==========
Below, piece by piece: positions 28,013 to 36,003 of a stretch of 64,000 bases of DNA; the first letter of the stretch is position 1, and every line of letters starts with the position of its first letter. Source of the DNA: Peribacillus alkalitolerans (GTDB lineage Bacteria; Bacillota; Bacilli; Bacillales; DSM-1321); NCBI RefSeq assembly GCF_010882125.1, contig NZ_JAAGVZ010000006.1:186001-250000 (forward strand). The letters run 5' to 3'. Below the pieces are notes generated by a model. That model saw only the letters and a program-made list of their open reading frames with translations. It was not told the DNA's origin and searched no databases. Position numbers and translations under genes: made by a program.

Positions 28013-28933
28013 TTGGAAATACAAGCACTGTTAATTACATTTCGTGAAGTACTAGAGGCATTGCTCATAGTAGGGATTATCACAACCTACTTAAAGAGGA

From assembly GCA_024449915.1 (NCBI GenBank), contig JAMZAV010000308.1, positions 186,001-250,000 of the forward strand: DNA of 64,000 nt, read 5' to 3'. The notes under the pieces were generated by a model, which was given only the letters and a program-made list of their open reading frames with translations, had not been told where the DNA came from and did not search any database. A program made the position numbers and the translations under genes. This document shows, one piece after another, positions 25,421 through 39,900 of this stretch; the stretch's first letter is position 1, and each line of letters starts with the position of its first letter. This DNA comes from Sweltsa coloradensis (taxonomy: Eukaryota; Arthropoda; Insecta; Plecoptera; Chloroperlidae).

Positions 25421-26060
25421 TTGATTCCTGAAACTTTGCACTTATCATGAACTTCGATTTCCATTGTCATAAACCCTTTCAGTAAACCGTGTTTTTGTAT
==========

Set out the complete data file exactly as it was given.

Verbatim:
Below, piece by piece: positions 28,013 to 36,003 of a stretch of 64,000 bases of DNA; the first letter of the stretch is position 1, and every line of letters starts with the position of its first letter. Source of the DNA: Peribacillus alkalitolerans (GTDB lineage Bacteria; Bacillota; Bacilli; Bacillales; DSM-1321); NCBI RefSeq assembly GCF_010882125.1, contig NZ_JAAGVZ010000006.1:186001-250000 (forward strand). The letters run 5' to 3'. Below the pieces are notes generated by a model. That model saw only the letters and a program-made list of their open reading frames with translations. It was not told the DNA's origin and searched no databases. Position numbers and translations under genes: made by a program.

Positions 28013-28933
28013 TTGGAAATACAAGCACTGTTAATTACATTTCGTGAAGTACTAGAGGCATTGCTCATAGTAGGGATTATCACAACCTACTTAAAGAGGA

From assembly GCA_024449915.1 (NCBI GenBank), contig JAMZAV010000308.1, positions 186,001-250,000 of the forward strand: DNA of 64,000 nt, read 5' to 3'. The notes under the pieces were generated by a model, which was given only the letters and a program-made list of their open reading frames with translations, had not been told where the DNA came from and did not search any database. A program made the position numbers and the translations under genes. This document shows, one piece after another, positions 25,421 through 39,900 of this stretch; the stretch's first letter is position 1, and each line of letters starts with the position of its first letter. This DNA comes from Sweltsa coloradensis (taxonomy: Eukaryota; Arthropoda; Insecta; Plecoptera; Chloroperlidae).

Positions 25421-26060
25421 TTGATTCCTGAAACTTTGCACTTATCATGAACTTCGATTTCCATTGTCATAAACCCTTTCAGTAAACCGTGTTTTTGTAT